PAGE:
Also, how many seats do you think the stadium should have? One factor limiting capacity is the larger size of seats and rows. Do you think the new Stadium should employ the same cramped seating layout to accomodate more fans? Also, the wider concourse probably took up a lot of space. Would more seats be a fair trade-off for similar narrow walkways? Finally, to add more seats in the bowl, I am sure they would have to recess them even more. Would it be ok to move fans further from the field to increase supply?

The new Stadium will feature only 3K fewer seats than the old one. Compared to most new stadiums, that's pretty good.

[26] True, but families may be able to balance the interests of children as a result of a petting zoo and or water slide. For example, while dad and son watch the game, mom and daughter could hangout at the water slide.

[27] Again, they could have simply eliminated the seats altogether, but why not give fans the option of sitting in the obstructed rows?

31 JL25and3   ~  Feb 25, 2009 12:14 pm

william, I'm glad that the Yankees' approach to seating has helped fuel your addiction. I think it may finally have broken mine.

32 williamnyy23   ~  Feb 25, 2009 12:15 pm

[26] Also, I am not sure the goal should be to get casual fans hooked. They are, after all, casual. While I am sure some dabblers can and do become hooked, I think the game itself takes care of that part. Those who get “hooked” probably either don’t need to step into a ballpark to become an addict, or will be quickly lured away from the frills.

33 JL25and3   ~  Feb 25, 2009 12:16 pm

[32] Well, if the idea were to please the hardcore fan, they haven't done a very good job of that, either?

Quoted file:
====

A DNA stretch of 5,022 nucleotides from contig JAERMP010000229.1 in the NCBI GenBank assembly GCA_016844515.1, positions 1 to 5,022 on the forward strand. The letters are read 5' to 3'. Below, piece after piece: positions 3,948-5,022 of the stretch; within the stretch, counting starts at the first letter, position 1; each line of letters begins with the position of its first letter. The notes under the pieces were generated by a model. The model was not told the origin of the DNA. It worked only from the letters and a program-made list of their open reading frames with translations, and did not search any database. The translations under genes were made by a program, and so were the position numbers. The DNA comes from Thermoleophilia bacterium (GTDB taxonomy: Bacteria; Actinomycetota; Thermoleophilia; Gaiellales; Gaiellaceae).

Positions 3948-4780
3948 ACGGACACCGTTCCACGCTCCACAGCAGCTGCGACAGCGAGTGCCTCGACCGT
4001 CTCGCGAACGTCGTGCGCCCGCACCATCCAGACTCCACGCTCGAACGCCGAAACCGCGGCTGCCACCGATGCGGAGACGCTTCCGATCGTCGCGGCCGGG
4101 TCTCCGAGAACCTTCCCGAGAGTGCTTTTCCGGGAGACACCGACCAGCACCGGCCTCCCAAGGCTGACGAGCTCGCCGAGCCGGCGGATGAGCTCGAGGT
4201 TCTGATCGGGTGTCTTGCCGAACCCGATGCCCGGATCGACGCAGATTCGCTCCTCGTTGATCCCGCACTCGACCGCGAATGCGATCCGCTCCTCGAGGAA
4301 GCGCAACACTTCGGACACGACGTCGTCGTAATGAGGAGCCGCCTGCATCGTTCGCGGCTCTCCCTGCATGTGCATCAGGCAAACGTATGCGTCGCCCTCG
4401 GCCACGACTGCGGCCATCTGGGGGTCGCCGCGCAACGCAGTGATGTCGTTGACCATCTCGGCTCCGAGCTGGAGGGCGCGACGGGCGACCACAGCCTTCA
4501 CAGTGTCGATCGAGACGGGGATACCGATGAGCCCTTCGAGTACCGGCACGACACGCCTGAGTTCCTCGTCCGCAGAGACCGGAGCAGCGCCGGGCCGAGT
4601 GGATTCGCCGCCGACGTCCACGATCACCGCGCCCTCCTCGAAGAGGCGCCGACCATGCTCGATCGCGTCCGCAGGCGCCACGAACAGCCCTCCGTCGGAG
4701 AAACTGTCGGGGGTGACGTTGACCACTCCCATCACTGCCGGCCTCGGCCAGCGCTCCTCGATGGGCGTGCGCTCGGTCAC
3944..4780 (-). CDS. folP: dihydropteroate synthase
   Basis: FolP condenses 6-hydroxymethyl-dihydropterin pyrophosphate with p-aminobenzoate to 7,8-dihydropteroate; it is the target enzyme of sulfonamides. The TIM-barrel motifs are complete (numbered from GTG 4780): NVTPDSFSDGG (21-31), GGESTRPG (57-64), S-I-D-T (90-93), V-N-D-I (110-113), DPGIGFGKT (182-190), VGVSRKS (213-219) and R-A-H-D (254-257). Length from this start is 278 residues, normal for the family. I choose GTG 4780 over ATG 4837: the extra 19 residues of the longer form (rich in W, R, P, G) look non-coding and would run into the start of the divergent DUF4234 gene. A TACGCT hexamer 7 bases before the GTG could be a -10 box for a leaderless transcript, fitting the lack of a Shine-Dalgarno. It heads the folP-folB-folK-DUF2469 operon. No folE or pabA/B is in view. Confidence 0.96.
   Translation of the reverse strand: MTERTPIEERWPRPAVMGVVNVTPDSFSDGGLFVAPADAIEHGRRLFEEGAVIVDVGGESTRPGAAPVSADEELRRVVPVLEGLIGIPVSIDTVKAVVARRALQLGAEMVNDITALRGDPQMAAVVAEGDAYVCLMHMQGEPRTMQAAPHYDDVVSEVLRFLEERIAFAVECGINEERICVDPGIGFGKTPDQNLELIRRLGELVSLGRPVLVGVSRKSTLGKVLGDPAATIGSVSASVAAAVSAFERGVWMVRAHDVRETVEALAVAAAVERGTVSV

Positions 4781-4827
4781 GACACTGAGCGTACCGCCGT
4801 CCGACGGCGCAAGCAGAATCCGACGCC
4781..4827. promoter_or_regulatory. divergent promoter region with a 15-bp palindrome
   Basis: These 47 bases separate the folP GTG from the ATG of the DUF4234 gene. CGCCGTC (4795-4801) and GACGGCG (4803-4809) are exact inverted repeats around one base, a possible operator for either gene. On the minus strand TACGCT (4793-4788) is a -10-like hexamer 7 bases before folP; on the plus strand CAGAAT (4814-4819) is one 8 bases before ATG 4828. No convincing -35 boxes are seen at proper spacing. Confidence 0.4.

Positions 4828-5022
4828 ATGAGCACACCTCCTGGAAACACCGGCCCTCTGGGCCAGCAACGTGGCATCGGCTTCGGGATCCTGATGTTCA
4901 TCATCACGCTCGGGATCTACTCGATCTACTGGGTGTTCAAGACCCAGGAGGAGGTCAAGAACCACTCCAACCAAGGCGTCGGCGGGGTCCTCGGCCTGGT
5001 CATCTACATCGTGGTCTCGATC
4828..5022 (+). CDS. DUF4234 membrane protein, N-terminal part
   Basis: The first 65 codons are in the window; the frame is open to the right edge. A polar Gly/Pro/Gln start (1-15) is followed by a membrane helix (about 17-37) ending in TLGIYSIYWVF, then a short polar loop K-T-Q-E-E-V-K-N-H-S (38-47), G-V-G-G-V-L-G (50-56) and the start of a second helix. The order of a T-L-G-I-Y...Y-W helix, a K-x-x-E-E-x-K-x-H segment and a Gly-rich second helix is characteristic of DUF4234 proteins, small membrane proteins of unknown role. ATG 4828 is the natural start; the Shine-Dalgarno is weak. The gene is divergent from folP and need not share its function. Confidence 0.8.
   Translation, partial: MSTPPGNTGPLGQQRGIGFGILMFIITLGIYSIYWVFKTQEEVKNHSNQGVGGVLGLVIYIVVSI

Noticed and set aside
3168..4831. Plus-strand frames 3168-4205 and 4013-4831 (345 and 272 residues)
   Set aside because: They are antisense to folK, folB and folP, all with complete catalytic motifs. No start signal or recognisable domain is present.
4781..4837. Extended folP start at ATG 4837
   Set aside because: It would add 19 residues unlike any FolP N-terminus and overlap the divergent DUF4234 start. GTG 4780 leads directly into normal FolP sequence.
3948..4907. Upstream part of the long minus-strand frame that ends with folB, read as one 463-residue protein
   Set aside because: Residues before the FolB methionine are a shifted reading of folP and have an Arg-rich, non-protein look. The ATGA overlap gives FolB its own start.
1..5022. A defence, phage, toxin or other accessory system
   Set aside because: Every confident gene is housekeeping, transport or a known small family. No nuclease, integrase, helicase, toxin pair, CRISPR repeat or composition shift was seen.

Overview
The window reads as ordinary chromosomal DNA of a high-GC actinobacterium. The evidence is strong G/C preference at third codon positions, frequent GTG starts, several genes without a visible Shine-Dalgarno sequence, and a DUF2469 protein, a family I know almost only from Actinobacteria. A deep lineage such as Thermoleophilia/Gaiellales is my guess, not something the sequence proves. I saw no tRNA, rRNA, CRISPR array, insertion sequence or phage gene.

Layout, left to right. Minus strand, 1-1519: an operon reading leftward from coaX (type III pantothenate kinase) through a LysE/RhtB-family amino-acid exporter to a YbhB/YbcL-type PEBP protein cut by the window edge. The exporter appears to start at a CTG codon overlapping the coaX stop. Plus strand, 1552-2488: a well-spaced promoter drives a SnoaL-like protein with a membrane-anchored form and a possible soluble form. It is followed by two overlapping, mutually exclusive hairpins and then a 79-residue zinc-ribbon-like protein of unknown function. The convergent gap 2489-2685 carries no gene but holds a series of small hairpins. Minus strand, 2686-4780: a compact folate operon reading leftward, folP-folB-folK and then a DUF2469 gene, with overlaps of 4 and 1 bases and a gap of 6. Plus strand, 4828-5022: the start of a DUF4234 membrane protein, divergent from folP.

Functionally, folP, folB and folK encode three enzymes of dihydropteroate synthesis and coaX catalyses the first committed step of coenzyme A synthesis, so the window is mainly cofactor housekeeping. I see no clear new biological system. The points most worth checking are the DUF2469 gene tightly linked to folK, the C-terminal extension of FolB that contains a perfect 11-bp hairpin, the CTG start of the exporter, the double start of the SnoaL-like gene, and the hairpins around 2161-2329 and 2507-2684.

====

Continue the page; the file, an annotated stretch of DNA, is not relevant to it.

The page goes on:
34 williamnyy23   ~  Feb 25, 2009 12:22 pm

[31] Teams like the Pirates will have tons of good seats available at incredibly low prices. Of course, they will also be playing very bad baseball. I can remember having my pick of seats at Yankee Stadium. Now matter how close I got to the field, Oscar Azocar didn't play any better.

While I am happy with my relocation arrangement, I didn't go into the process with any unrealistic expectations. For almost 10 years, the Yankees gave me the chance to repurchase my same seats without seeking if someone else was willing to bid higher. I had a great seat in section 4 of the tier, and always though they were among the best in the house. I am pretty sure someone else would have been willing to pay more than I would. Still, the Yankees essentially gave me a free private seat license for 10 years. While I can see how such an arrangement has created a sense of entitlement, I think people are losing some perspective. I want the Yankees to provide me with the best baseball possible…I want the biggest and best stars….I want Sabathia and Teixeira…I don’t want the Yankees primary goal to be making sure there most loyal fans always get the seats they want at the prices they want…the only way to accomplish that seems to be fielding a poor team.